This means that the Honeywell supplied ELT was the source of the fire which affected the composite structure and interior insulation as well as blackened and peeling the paint externally. There was damage to the composite structure. The firefighters tried using handheld halon extinguishers which were not effective then resorted to water hoses which put out the fire. The ELT was effectively destroyed and the AAIB also said that there we no other aircraft systems in the vicinity of the ELT "which, with the aircraft unpowered, contain stored energy capable of initiating a fire in the area of the heat damage." The AAIB is not certain if the combustion was initiated by a release of energy within the batteries or an external source such as an electrical short.
There are two recommendations:
1) The FAA orders the inerting of the Honeywell ELT until it can be fixed.
2) The FAA initiates a safety review of the lithium powered ELT in other aircraft types and mandate appropriate fixes.
Essentially this clears Boeing and the electrical architecture but it would be paramount to understanding the source of the combustion. The Honeywell ELT is used in other aircraft types and have been certified for use in commercial aircraft since 2005.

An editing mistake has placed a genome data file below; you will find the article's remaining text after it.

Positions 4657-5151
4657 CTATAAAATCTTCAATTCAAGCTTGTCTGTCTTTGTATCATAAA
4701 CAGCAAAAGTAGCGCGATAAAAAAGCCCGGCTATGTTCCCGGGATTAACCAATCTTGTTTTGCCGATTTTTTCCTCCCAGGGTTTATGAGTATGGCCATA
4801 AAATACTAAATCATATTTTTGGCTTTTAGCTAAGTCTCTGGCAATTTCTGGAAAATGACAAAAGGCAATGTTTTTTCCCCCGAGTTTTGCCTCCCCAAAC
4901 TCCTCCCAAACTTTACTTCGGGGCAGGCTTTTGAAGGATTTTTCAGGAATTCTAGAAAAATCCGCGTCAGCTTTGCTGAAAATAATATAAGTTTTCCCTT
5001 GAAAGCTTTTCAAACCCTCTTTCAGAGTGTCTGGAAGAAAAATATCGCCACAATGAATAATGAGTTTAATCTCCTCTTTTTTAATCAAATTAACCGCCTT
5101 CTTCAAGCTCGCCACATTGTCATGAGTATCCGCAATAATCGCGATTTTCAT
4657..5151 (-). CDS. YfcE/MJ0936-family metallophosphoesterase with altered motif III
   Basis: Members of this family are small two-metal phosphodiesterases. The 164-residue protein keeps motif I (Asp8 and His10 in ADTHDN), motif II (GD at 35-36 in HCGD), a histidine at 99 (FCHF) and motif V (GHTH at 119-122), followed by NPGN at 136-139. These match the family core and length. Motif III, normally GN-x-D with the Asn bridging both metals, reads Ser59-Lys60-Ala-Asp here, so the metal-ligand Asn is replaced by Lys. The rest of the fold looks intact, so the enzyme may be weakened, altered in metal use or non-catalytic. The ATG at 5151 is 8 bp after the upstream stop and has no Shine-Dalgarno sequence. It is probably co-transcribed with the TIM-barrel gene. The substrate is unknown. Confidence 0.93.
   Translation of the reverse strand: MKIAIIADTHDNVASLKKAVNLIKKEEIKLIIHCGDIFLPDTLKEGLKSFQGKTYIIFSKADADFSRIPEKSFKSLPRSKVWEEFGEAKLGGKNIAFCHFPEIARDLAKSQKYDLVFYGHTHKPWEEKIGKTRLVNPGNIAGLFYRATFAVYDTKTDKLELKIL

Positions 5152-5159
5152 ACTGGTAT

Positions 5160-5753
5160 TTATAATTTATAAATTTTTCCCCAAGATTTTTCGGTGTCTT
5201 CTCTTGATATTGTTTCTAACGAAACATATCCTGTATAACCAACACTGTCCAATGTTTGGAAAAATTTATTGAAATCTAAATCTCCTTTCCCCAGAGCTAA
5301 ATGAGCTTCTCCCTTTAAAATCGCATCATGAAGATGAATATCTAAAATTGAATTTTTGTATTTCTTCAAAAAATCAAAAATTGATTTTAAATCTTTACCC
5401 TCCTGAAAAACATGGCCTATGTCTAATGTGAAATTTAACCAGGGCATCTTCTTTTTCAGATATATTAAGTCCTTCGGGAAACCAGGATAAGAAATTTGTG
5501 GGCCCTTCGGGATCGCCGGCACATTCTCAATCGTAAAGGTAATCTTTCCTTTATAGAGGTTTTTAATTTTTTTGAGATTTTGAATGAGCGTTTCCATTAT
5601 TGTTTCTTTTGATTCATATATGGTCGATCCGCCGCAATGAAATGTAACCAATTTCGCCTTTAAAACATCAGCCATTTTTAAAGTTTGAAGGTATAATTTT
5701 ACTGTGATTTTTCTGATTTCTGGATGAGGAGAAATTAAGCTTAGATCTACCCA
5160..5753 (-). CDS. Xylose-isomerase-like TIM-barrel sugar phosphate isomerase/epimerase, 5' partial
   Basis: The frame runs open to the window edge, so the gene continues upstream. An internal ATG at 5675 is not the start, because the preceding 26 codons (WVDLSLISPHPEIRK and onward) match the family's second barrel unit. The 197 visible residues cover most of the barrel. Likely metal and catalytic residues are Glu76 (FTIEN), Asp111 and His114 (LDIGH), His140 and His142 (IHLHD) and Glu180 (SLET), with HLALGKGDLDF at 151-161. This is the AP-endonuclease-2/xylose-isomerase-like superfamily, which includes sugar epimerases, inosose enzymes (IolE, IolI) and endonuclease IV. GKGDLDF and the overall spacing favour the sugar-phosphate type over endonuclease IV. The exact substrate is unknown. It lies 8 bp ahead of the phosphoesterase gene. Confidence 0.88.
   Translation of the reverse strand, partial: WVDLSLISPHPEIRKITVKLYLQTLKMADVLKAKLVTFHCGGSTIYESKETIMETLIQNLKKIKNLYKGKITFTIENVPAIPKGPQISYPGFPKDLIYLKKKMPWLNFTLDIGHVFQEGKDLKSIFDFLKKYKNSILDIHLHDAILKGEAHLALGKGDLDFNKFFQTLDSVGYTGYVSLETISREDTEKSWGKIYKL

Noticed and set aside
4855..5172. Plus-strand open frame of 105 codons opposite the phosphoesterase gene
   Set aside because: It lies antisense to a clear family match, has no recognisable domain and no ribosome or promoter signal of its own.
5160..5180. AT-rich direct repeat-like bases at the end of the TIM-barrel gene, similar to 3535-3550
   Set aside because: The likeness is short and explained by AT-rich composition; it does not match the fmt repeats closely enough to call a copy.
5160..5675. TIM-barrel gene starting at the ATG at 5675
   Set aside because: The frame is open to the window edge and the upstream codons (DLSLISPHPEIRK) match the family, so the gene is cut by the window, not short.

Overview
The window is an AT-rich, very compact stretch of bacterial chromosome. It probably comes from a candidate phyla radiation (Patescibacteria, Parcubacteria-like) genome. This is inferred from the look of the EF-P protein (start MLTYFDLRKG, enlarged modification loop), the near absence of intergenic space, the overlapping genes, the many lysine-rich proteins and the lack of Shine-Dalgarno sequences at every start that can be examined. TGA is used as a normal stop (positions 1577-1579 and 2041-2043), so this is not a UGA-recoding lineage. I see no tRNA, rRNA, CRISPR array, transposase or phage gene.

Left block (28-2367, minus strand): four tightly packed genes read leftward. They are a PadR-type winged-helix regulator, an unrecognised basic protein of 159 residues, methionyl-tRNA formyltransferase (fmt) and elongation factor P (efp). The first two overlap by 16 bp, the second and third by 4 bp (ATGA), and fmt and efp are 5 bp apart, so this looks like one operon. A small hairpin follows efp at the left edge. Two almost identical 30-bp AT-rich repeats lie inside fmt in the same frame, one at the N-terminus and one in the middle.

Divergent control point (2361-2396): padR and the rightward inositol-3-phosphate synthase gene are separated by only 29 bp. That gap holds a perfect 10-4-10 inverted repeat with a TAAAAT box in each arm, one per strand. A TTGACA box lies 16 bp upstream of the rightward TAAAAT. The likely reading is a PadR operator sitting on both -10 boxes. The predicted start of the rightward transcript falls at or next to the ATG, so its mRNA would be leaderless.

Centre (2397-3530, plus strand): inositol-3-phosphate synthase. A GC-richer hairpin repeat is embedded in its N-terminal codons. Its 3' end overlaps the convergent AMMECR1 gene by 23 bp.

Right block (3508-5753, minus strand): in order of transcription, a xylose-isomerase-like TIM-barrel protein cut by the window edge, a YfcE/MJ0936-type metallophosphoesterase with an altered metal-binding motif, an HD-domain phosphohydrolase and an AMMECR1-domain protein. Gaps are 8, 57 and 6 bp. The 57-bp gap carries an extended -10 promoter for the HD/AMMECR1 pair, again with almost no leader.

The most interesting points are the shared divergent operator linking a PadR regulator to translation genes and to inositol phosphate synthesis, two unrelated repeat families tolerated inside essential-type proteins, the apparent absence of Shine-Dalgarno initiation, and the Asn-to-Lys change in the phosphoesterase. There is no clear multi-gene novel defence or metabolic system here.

The AAIB also said that there typically isn't any fire detection or suppression equipment in the space where the fire took place and if it had occurred during flight could have posed a "significant safety concern and raise challenges for the cabin crew in tackling the resulting fire." The firefighters had to rip down the ceiling panels and overhead luggage bins to access the area of the fire.
With inerting the ELTs, the risk of a fire is taken away. Boeing will still have to determine if they can economically repair ZA261 and return it to safe and normal service. This will be a major challenge for Boeing's engineers. You can read the full AAIB interim report: